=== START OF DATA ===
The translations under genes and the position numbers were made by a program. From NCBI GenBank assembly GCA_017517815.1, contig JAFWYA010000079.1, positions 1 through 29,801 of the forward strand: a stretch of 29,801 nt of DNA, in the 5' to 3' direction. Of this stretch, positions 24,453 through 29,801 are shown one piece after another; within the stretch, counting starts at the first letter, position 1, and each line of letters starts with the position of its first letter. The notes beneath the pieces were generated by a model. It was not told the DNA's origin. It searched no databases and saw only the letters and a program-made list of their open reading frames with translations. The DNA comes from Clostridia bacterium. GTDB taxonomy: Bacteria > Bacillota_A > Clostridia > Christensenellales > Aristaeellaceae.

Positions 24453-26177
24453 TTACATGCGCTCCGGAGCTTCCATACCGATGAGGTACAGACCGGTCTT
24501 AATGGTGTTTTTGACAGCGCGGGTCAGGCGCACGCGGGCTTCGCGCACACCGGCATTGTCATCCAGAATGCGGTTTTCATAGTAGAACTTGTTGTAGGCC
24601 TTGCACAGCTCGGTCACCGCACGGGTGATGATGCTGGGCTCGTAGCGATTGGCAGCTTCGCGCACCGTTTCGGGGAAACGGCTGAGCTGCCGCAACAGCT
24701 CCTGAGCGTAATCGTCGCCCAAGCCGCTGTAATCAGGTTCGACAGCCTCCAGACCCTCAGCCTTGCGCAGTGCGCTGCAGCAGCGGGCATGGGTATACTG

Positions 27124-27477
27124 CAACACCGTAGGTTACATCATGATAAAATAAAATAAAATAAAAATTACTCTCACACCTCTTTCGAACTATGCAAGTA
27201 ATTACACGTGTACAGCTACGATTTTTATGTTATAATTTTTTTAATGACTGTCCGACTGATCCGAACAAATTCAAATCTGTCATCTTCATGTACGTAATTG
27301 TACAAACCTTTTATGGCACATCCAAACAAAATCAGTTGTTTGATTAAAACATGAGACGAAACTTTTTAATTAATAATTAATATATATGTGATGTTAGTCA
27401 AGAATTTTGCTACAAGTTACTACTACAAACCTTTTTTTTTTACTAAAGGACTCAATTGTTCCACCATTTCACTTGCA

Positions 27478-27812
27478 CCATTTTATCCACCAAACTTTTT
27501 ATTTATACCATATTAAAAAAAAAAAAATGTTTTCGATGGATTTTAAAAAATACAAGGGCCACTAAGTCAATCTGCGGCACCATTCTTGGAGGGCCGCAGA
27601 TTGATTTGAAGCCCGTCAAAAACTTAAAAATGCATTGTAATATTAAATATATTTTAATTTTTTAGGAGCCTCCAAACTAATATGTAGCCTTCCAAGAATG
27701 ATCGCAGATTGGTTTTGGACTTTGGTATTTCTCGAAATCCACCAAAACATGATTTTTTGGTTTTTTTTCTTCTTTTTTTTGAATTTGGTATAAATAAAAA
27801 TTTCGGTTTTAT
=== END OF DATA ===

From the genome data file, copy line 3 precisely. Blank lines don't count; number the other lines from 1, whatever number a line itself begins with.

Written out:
24453 TTACATGCGCTCCGGAGCTTCCATACCGATGAGGTACAGACCGGTCTT